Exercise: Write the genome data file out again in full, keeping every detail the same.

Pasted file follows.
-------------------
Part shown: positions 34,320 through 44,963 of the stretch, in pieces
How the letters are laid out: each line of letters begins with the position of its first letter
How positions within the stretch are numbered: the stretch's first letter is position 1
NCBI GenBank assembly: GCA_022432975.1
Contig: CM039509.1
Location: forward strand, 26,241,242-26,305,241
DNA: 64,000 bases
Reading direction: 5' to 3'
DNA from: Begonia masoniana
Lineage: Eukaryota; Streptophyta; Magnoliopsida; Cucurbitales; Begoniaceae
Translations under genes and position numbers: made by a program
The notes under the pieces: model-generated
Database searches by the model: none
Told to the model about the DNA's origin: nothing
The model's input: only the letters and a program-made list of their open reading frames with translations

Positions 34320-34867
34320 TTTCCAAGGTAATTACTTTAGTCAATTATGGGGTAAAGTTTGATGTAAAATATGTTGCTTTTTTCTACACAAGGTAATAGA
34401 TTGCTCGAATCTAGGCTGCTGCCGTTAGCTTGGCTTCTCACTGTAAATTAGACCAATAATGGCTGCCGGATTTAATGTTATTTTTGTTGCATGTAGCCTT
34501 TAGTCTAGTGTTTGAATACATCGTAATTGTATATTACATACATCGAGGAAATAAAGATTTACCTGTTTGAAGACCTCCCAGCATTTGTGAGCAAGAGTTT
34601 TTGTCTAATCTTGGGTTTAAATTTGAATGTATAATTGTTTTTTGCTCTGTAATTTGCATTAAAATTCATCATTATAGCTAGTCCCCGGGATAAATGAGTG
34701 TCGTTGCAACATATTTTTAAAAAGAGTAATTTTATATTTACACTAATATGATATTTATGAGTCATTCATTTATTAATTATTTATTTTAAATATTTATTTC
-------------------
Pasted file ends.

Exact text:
Part shown: positions 34,320 through 44,963 of the stretch, in pieces
How the letters are laid out: each line of letters begins with the position of its first letter
How positions within the stretch are numbered: the stretch's first letter is position 1
NCBI GenBank assembly: GCA_022432975.1
Contig: CM039509.1
Location: forward strand, 26,241,242-26,305,241
DNA: 64,000 bases
Reading direction: 5' to 3'
DNA from: Begonia masoniana
Lineage: Eukaryota; Streptophyta; Magnoliopsida; Cucurbitales; Begoniaceae
Translations under genes and position numbers: made by a program
The notes under the pieces: model-generated
Database searches by the model: none
Told to the model about the DNA's origin: nothing
The model's input: only the letters and a program-made list of their open reading frames with translations

Positions 34320-34867
34320 TTTCCAAGGTAATTACTTTAGTCAATTATGGGGTAAAGTTTGATGTAAAATATGTTGCTTTTTTCTACACAAGGTAATAGA
34401 TTGCTCGAATCTAGGCTGCTGCCGTTAGCTTGGCTTCTCACTGTAAATTAGACCAATAATGGCTGCCGGATTTAATGTTATTTTTGTTGCATGTAGCCTT
34501 TAGTCTAGTGTTTGAATACATCGTAATTGTATATTACATACATCGAGGAAATAAAGATTTACCTGTTTGAAGACCTCCCAGCATTTGTGAGCAAGAGTTT
34601 TTGTCTAATCTTGGGTTTAAATTTGAATGTATAATTGTTTTTTGCTCTGTAATTTGCATTAAAATTCATCATTATAGCTAGTCCCCGGGATAAATGAGTG
34701 TCGTTGCAACATATTTTTAAAAAGAGTAATTTTATATTTACACTAATATGATATTTATGAGTCATTCATTTATTAATTATTTATTTTAAATATTTATTTC